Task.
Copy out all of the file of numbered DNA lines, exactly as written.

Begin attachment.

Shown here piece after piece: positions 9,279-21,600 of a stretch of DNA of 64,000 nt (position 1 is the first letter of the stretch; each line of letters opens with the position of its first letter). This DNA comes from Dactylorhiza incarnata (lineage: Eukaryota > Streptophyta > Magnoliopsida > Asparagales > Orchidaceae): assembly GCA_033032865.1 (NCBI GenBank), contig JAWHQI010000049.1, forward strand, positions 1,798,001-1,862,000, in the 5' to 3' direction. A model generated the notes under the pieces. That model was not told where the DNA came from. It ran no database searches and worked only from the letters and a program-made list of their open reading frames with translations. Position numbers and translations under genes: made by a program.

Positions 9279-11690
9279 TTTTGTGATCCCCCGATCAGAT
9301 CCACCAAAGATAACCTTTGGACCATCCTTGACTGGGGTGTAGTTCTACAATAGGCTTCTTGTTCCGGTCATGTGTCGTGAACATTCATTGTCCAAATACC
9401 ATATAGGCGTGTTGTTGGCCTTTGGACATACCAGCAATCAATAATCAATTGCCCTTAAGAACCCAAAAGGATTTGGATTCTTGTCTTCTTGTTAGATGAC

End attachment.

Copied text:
Shown here piece after piece: positions 9,279-21,600 of a stretch of DNA of 64,000 nt (position 1 is the first letter of the stretch; each line of letters opens with the position of its first letter). This DNA comes from Dactylorhiza incarnata (lineage: Eukaryota > Streptophyta > Magnoliopsida > Asparagales > Orchidaceae): assembly GCA_033032865.1 (NCBI GenBank), contig JAWHQI010000049.1, forward strand, positions 1,798,001-1,862,000, in the 5' to 3' direction. A model generated the notes under the pieces. That model was not told where the DNA came from. It ran no database searches and worked only from the letters and a program-made list of their open reading frames with translations. Position numbers and translations under genes: made by a program.

Positions 9279-11690
9279 TTTTGTGATCCCCCGATCAGAT
9301 CCACCAAAGATAACCTTTGGACCATCCTTGACTGGGGTGTAGTTCTACAATAGGCTTCTTGTTCCGGTCATGTGTCGTGAACATTCATTGTCCAAATACC
9401 ATATAGGCGTGTTGTTGGCCTTTGGACATACCAGCAATCAATAATCAATTGCCCTTAAGAACCCAAAAGGATTTGGATTCTTGTCTTCTTGTTAGATGAC